"Slavery In Our Closet And On Our Conscience," Anne Farrow's Commentary from The Hartford Courant, on 30 November 2012 -- A previous version of this story incorrectly said that Tommy Hilfiger clothing was being made in the Tazreen Fashions Ltd. factory that burned.
As a student of slavery in New England during the 18th and 19th centuries, I am heartened and fascinated by the growing outrage over the link between American retailers and the fate of the 112 people, mostly women, who died last week in a garment factory fire in Bangladesh. They were young and poor and many of them burned to death.
The ashes of the Tazreen Fashions Ltd. company had barely cooled before investigators found ready-to-be-shipped clothing bearing the labels of Disney, the Gap and Wal-Mart's Faded Glory.
Seeing spokesmen for America's largest merchandiser furiously backpedaling about Wal-Mart's relationship with this particular company is a good thing. There is a human responsibility at issue here, and it cannot be explained away or denied.
The women who died halfway around the globe, in the flames and smoke, are on our conscience. We are linked to their suffering, and to the suffering of the estimated 400 other garment workers who have died working in factories in Bangladesh since 2006.
The growing anger over the unnecessary deaths at Tazreen Fashions says to me that we do, at last, recognize our link to the rest of the world. And in a world that is increasingly fragile and increasingly interwoven, economy to economy, we are bound to the women who labor long hours and make the equivalent of $36 per month so that we can wear high-quality pinstripe shirts for what was once the price of a cheap shirt in a discount store.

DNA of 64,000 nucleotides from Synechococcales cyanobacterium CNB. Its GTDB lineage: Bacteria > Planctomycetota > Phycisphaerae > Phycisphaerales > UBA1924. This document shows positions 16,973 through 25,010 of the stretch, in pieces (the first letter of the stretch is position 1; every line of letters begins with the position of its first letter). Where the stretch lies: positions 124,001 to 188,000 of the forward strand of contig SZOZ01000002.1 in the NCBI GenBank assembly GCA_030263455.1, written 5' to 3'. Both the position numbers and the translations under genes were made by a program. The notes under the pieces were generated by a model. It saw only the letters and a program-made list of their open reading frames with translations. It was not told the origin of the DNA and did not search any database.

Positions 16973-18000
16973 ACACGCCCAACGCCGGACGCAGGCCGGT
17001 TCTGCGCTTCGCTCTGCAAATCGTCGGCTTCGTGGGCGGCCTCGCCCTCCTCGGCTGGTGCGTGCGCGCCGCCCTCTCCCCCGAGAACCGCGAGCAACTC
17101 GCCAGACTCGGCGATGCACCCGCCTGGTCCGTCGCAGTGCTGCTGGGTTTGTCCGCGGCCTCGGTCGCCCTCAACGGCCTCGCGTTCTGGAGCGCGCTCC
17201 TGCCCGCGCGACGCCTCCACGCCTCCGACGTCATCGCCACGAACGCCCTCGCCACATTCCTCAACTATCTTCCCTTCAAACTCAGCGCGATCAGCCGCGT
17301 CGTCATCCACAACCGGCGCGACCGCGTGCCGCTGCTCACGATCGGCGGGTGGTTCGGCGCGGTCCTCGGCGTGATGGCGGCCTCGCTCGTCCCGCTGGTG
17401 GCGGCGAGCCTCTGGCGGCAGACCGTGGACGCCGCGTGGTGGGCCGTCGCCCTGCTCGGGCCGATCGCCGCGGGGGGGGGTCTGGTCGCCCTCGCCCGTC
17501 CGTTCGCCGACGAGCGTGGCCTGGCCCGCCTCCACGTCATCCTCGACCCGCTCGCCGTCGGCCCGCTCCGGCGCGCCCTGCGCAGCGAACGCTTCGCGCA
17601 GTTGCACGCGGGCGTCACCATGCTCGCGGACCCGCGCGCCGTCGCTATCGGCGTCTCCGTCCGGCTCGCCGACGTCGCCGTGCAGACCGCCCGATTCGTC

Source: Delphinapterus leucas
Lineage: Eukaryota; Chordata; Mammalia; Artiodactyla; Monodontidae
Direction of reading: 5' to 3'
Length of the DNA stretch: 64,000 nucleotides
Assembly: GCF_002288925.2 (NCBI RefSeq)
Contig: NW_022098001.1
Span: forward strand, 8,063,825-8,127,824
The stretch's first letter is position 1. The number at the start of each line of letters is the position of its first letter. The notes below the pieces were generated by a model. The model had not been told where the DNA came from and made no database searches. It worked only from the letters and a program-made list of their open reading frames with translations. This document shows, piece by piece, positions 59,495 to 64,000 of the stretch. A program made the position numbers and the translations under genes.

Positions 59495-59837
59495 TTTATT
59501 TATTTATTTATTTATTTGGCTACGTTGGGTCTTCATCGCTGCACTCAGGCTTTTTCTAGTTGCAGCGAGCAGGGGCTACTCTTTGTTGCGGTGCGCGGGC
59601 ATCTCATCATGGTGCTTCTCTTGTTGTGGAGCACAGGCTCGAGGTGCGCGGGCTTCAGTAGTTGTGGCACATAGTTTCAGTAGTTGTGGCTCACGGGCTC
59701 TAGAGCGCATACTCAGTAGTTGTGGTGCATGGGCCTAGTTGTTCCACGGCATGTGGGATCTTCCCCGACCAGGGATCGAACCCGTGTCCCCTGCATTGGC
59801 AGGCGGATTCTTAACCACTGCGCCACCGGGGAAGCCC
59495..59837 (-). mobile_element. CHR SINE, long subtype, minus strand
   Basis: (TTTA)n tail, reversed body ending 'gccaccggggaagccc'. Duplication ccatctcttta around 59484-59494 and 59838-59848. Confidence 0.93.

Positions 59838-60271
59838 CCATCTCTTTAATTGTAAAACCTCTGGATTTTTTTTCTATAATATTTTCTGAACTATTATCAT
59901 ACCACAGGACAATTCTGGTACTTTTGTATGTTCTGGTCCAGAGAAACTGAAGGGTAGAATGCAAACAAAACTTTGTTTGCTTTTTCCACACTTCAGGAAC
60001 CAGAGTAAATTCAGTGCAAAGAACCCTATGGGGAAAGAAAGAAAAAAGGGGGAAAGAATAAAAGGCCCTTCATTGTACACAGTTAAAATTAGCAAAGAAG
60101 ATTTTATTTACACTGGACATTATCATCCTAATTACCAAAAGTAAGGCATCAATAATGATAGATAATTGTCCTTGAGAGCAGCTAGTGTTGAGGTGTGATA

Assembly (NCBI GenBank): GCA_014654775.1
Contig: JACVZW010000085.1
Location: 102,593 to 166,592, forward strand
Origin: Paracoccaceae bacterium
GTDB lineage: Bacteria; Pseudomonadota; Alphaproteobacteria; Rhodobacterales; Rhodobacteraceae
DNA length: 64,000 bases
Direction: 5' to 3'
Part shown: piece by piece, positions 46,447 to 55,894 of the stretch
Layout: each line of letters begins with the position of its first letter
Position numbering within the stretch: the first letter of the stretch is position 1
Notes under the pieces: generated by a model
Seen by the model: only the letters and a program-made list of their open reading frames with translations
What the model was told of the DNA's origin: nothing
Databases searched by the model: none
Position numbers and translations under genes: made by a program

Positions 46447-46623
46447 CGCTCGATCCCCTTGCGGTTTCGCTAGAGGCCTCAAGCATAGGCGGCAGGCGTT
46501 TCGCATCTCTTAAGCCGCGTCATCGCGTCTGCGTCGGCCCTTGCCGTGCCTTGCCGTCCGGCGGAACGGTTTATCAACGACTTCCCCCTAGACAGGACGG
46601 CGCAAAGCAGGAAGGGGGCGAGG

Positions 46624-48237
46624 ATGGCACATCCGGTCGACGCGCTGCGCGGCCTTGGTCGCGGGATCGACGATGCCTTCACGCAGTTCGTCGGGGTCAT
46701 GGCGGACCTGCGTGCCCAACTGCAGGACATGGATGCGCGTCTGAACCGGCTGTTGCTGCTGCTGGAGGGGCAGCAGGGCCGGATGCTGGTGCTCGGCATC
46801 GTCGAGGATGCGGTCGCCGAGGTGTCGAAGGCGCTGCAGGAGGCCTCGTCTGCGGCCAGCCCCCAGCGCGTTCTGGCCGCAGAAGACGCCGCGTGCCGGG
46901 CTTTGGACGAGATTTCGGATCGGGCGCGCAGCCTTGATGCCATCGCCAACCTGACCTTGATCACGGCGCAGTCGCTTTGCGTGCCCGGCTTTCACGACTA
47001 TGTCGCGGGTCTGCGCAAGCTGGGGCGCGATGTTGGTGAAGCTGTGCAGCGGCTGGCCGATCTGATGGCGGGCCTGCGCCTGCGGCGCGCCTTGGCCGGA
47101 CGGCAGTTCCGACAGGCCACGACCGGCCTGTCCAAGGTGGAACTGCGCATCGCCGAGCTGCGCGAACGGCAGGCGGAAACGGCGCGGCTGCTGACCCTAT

It seems so clear now that the choice we make in a garment is also the acceptance of another's exploitation and, in the case of the Tazreen factory, their virtual enslavement.
I wish we could see our involvement with American slavery in as clear a light. In terms of evolution, our national role in slavery, and in the largest involuntary immigration in human history, is probably less than a second. But in our retelling of that history, we have placed that story in the immeasurably long ago, as if it cannot be recovered.
Bangladeshis prepare to bury the bodies of a part of the victims of Saturday’s fire in a garment factory in Dhaka, Bangladesh, Tuesday, Nov. 27, 2012. (AP Photo/Pavel Rahman)
What would America be like if we accepted responsibility for the lives that our ancestors stole? What if, life by life by life, we imagined the Africans taken forever from their villages and forced to help settlers create their Eden?
Philosopher William James believed that there is a moral component to memory, and that embedded in remembering is a responsibility to make the world better.
Workers of Tazreen Fashions Ltd, who survived the harrowing fire tragedy last week, queued up on the Nischintopur School premises at Ashulia off the city Monday to enlist their names. Focus Bangla
The enslaved black men and women who helped make America are still waiting to be acknowledged, still waiting for us to recognize them and their backbreaking effort at making this new world. We brought them here and used them for what we wanted. How can we think we owe them nothing?
The most haunting image from the fire at the Bangladesh factory is that of a young woman's arm, waving from a window covered with a metal grid. Her arm is already black from smoke and fire and, almost certainly, she did not survive. But she called for our attention. She said, "I am here." (source: Hartford Courant)